COLUMBIA - A report from the Missouri Attorney General's Office shows that Columbia Police Department (CPD) officers pulled over Black drivers at a much higher rate than the rest of the state.
The report includes data called a disparity index - a measure of a population’s stop rates compared to a particular demographics number of drivers.
A value of 1 indicates no difference between the share of stops and share of local population for a given group. Values greater than one indicate over-representation in the share of stops relative to local population, while a value less than 1 indicates under-representation
According the disparity index in Columbia, Black drivers were stopped in 2020 at a disparity rate of 3.41. The number declined from a rate of 3.51 in 2019. But while the number declined, the disparity in 2019 was the highest number CPD has recorded since the data started being tracked in 2000.
Columbia Chief of Police Geoff Jones spoke to KOMU 8 about the high numbers.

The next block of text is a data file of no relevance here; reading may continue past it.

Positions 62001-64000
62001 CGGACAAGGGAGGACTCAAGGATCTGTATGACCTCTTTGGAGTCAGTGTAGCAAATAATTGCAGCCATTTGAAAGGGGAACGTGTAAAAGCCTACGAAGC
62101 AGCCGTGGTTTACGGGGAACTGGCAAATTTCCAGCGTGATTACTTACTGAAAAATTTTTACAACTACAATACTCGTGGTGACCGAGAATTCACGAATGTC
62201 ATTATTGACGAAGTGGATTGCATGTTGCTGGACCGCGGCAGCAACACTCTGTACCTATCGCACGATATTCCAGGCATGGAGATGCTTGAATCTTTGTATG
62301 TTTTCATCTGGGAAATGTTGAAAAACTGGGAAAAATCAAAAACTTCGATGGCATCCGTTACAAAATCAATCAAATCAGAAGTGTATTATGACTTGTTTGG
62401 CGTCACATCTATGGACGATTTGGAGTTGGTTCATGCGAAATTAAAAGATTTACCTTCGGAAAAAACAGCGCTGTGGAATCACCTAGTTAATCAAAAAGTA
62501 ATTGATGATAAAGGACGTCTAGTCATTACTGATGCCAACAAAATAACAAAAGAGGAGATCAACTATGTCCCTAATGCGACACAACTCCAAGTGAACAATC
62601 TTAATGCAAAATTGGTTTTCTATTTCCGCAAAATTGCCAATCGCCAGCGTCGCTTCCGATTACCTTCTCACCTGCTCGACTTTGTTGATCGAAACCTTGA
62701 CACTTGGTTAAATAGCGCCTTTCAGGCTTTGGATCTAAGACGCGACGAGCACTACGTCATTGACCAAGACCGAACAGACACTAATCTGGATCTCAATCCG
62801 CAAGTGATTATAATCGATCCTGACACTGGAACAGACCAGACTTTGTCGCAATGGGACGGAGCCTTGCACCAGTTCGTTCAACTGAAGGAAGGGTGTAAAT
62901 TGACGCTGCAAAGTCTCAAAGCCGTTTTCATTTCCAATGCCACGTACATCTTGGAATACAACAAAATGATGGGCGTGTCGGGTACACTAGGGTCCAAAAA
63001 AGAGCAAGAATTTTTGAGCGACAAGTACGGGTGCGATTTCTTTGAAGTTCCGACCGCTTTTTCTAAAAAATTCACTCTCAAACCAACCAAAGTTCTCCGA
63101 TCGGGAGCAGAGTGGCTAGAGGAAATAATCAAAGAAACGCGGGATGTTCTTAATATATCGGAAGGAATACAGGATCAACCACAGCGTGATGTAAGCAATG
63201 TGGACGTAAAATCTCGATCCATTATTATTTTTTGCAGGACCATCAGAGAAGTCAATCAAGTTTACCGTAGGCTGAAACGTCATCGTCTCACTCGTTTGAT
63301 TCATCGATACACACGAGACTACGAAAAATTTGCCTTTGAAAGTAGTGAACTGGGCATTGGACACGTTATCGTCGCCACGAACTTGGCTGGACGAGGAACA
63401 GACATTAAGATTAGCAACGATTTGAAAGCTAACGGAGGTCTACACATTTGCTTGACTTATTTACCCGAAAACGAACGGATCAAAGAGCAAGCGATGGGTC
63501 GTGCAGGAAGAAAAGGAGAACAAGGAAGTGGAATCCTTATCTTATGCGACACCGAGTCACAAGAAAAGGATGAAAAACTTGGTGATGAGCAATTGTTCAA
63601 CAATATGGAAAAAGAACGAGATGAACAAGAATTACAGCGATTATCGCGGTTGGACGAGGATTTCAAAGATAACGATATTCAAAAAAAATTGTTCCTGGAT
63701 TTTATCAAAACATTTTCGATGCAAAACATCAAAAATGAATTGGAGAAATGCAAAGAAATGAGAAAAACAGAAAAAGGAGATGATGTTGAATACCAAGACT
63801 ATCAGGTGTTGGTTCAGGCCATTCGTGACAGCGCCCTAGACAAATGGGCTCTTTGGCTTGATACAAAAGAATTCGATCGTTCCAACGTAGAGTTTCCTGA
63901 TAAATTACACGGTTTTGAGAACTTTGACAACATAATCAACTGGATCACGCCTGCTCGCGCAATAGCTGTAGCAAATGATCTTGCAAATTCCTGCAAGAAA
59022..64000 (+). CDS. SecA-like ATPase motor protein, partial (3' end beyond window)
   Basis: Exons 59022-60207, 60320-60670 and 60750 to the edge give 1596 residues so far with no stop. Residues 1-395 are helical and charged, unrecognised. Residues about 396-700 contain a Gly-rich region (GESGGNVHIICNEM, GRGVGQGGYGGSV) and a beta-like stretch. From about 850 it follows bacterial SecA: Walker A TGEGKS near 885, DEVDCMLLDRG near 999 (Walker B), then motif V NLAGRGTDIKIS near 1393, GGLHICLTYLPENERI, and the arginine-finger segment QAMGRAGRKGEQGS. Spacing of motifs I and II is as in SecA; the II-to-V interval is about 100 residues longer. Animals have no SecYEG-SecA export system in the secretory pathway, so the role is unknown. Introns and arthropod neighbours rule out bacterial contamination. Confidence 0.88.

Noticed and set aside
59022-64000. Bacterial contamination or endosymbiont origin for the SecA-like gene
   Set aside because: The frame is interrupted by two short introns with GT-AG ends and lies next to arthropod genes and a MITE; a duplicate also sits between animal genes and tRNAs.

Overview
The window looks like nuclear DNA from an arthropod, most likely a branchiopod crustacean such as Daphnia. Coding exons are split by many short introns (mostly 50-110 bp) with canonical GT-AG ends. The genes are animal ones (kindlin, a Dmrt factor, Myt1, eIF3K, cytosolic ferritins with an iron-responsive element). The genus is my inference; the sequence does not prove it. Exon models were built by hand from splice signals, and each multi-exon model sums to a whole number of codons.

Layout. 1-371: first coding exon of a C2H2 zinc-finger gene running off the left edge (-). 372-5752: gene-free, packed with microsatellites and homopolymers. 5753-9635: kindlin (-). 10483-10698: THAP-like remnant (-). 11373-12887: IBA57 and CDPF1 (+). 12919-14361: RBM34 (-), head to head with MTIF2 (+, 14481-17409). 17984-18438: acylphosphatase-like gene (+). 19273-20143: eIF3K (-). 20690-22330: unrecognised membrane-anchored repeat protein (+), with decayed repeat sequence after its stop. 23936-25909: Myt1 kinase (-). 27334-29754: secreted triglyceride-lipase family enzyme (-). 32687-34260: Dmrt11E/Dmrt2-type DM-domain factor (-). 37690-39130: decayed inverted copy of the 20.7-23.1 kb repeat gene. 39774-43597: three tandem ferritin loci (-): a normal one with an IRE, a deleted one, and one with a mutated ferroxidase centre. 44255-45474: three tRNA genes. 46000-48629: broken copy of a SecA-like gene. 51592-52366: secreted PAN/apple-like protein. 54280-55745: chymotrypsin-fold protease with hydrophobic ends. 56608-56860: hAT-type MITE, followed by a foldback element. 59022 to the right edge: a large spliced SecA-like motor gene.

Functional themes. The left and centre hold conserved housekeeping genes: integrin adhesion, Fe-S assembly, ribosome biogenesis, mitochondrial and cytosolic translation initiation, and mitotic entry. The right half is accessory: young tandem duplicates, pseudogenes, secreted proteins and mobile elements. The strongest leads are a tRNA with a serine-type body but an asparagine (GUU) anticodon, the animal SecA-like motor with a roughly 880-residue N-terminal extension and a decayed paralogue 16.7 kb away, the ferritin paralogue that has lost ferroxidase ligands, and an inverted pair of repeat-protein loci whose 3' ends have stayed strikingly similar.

"When you see a number it causes you some pause," Jones said. "You want to look into why that number is high, but it doesn't tell the story as to why it's high. There are a lot of factors that go into that and we want to do our part to make sure we're policing more fairly. Recognizing that we have a part in this community to try and lower that number."
In comparison, Jefferson City's stop rate of Black drivers was at 2.86 and .95 with white drivers.
The rates are also higher in comparison to the state as a whole. Stops with Black drivers had a disparity rate of 1.627 in 2020; white drivers had a rate of 0.95.
When looking at the higher numbers in Columbia, Chief Jones said CPD is working on lowering that number through their training.
"The real meat of this is trying to police more fairly," Jones said. "Changing policy, changing practice, changing training so that we recognize our own biases. So that we're doing things based on articulable facts and investigations that require us to follow up. That is the only way for me to police fairly."
Cities like Columbia and Jefferson City will have to continue to adjust their training in order to lower disparity rates.